A Wales European centre was being set up in Brussels. Debate was spurred on by a volume by John Osmond and Sir John Gray, Wales in Europe (1997). Des Clifford was made Wales’s first representative in Europe, as BBC Wales reported it, for 600 years. Rhodri Morgan’s becoming first minister in 2000 was highly important for Wales’s European dimension. Wales now saw itself, not just as a recipient of European largesse for its deprived valleys, but more pro-actively. It participated in pan-European environmental policies for sustainable development, while both Maastricht and the Lisbon treaty were commended for their policies for Europe’s regions and minority languages. In the era of Rhodri Morgan’s leadership, therefore, greater devolution and European involvement marched side by side. Europe will undoubtedly be a factor in the push towards further devolution, as in the growing field of Welsh law and human rights policy.

All four strains of Europeanism have left their mark on modern Wales – the republican rationalism of David Williams, the romantic gospel of nationhood of Tom Ellis, the militant organic nationalism of Saunders Lewis, and the social democracy of Rhodri Morgan. With this varied background behind us, we now face a critical new phase for the relationship of the United Kingdom and Europe, one that goes far beyond the narrow implications of rising support for UKIP.

For Wales, there may be new openings and opportunities in a pluralist Europe where smaller nations, some of them ‘unhistoric’ in Marx’s sense, like the Catalans, the Flemings and, of course, the Scots, may be more assertive. The impact of the Scottish referendum on Wales in September 2014 will be important, whatever the result. The reconfiguration of the United Kingdom, whether federal, confederal or whatever, will profoundly shape the relations of its component nations with Europe. The union of the United Kingdom and the union with Europe are closely bound up with one another, including for Wales. The stresses that result are most evident in Scotland, whose political nationalism has always been sharper than that in Wales. Pro-union Scots would not want an England-dominated Britain which might cut adrift from Europe. But there could be a crisis in Wales, too, if England resolves to leave the EU in the future referendum, whatever form it takes, against the declared will of the Welsh. The relations of Wales, England and Europe, which have witnessed so many complexities since 1789, are entering a critical, but fascinating new phase.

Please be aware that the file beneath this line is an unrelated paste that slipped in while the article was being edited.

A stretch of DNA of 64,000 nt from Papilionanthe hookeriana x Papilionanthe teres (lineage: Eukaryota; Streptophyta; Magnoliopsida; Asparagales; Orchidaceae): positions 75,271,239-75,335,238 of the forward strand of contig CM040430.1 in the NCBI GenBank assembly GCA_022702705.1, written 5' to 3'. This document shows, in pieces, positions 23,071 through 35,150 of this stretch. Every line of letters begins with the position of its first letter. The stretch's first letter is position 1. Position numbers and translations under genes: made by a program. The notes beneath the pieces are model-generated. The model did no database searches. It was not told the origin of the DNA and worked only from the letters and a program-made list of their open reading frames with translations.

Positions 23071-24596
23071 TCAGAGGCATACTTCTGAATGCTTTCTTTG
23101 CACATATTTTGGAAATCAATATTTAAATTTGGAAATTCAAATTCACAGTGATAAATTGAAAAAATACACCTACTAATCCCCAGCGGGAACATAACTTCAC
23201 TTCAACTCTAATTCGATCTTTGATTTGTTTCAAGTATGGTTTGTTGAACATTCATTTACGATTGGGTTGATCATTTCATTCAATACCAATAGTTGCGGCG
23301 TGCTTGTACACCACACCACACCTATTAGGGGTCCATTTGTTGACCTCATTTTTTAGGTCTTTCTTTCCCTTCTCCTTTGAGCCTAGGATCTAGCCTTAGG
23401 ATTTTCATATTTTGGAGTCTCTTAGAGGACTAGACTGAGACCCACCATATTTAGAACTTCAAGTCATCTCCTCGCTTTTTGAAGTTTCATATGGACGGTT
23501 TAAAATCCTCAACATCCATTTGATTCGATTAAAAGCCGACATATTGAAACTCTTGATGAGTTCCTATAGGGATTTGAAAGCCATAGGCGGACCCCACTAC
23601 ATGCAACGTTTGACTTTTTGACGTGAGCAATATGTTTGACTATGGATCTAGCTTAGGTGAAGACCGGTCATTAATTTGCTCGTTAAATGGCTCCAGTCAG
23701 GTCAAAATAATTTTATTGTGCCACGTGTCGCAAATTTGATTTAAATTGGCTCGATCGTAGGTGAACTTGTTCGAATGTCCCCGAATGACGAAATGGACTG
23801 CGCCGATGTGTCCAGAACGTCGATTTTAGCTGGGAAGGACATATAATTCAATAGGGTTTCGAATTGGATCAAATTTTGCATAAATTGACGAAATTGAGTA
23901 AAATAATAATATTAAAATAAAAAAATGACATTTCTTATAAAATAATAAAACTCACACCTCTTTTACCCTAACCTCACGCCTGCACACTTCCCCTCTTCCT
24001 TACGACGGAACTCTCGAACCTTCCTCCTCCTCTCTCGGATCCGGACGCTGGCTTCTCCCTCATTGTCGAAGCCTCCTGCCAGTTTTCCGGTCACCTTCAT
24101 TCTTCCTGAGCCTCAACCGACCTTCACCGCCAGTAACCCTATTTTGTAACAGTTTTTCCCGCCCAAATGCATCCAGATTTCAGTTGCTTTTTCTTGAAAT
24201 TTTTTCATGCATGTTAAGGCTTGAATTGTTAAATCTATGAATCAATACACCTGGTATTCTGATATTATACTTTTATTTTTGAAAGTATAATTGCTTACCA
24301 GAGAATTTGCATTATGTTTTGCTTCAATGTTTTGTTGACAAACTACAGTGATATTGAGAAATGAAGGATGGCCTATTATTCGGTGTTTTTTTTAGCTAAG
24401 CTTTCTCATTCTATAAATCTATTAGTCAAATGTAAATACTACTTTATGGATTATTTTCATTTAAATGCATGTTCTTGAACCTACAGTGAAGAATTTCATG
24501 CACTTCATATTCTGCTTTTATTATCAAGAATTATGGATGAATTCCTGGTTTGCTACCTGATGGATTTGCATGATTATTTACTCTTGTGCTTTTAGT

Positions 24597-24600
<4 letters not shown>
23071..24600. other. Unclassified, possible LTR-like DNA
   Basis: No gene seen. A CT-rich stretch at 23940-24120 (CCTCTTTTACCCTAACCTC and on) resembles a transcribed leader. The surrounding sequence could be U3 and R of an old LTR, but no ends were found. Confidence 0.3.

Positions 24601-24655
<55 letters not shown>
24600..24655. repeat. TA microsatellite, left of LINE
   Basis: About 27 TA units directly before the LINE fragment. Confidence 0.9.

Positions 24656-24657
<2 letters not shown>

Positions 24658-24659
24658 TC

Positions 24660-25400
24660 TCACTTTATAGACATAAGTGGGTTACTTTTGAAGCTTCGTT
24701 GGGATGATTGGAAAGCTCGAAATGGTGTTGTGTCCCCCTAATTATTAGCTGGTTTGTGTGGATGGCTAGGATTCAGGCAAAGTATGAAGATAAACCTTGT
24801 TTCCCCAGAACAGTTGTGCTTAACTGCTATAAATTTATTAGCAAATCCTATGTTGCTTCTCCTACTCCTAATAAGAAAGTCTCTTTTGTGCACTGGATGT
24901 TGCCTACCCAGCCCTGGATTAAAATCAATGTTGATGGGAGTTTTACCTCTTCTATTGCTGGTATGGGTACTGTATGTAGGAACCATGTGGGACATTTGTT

Professor Lord Kenneth O. Morgan is a Welsh historian and author and was Vice Chancellor in the University of Wales from 1989 to 1995. This article, which appears in the current issue of the IWA’s journal the welsh agenda, is an edited version of an address he gave to a British Academy and Learned Society of Wales conference on devolution in London earlier this year.

11 thoughts on “Wales’ European vocation

  1. An interesting piece, but surely Lord Morgan would agree that historians should be cautious about drawing general conclusions from selected individual cases. Of the four in question, Williams and Lewis were very much individuals, and can hardly be cited as typical, while, by contrast, Ellis and Morgan were leaders of the Welsh Establishment of their times, and must therefore be viewed in terms of the power politics of their situations. It is true that there is an old tradition of Welsh politicians looking beyond the British Isles for alternatives to the centralising power of England, or at least allies against it – going back to Gerald of Wales and the later Welsh Princes dealing with the Papacy, and Owain Glyn Dwr with the French – paralleled by Scotland’s ‘Auld Alliance.’ Yet is this a constant thread of Europeanism or a series of individual cases of pragmatic politics? As for contemporary Wales, although pro-devolution politicians have a vested interest in playing Brussels off against Westminster, one suspects that the prevailing attitude of the majority of Welsh people to the European question is the combination of ignorance and apathy that characterises their approach to most political issues these days. The one thing on which we policy wonks of all persuasions must agree is that we are in the minority.